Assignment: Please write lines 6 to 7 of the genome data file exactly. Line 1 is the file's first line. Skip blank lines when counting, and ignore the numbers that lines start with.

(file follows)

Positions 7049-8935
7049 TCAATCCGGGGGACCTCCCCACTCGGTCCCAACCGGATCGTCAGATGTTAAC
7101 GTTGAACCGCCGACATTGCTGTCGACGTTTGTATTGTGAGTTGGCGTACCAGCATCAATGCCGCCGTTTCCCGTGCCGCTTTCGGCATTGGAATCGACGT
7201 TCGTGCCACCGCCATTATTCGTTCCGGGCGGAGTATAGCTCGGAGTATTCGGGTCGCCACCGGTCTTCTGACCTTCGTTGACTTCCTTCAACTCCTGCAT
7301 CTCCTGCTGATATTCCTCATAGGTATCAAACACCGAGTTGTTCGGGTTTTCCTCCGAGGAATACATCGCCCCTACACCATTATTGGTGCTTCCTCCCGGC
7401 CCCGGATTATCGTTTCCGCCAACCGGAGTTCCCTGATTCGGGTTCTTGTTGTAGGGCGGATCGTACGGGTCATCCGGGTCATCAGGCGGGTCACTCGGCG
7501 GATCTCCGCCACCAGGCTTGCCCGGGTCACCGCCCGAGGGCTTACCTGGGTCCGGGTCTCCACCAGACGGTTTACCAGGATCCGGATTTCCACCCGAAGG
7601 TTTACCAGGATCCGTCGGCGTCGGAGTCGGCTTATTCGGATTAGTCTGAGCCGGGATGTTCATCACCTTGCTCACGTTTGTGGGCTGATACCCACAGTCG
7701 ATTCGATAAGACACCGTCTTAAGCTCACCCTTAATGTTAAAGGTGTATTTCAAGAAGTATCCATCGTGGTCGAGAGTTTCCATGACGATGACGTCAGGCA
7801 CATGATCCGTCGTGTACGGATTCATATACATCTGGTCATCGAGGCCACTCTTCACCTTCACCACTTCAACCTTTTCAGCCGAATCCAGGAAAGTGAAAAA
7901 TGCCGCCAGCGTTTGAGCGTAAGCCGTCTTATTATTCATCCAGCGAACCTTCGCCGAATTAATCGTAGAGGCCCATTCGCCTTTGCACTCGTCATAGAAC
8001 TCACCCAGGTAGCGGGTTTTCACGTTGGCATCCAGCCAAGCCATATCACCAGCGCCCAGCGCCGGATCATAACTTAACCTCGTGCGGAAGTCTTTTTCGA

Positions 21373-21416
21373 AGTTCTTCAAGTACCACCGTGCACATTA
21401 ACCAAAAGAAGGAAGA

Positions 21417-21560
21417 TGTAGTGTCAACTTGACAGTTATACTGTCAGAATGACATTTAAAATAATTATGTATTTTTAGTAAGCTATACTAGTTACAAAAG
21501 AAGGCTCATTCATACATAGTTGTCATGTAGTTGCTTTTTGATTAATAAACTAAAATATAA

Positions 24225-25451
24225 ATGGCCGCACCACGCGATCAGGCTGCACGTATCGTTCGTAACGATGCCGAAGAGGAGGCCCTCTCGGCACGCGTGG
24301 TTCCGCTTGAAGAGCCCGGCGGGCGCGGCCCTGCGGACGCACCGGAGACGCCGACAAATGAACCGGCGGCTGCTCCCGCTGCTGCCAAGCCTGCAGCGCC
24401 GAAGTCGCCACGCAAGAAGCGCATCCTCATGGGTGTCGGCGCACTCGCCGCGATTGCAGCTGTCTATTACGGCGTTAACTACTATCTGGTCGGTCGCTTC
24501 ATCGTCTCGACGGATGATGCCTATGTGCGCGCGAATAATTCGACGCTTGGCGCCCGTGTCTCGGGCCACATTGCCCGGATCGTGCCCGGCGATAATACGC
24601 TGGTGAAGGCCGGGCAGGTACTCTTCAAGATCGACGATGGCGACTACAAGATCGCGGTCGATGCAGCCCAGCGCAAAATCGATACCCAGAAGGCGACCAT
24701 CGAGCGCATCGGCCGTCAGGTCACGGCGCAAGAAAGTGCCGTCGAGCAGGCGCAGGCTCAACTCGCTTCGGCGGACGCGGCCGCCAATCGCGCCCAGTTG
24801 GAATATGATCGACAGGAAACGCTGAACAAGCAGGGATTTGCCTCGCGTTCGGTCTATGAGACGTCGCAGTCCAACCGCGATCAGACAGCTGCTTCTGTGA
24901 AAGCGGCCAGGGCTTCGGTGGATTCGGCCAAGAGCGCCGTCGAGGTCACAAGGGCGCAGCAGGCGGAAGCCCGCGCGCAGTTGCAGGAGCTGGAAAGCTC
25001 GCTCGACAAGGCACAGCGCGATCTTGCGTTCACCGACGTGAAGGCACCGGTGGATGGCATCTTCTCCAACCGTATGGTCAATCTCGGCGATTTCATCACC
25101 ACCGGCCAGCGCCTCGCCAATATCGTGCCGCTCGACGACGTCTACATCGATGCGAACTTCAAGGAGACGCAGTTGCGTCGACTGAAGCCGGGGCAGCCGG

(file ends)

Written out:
7401 CCCGGATTATCGTTTCCGCCAACCGGAGTTCCCTGATTCGGGTTCTTGTTGTAGGGCGGATCGTACGGGTCATCCGGGTCATCAGGCGGGTCACTCGGCG
7501 GATCTCCGCCACCAGGCTTGCCCGGGTCACCGCCCGAGGGCTTACCTGGGTCCGGGTCTCCACCAGACGGTTTACCAGGATCCGGATTTCCACCCGAAGG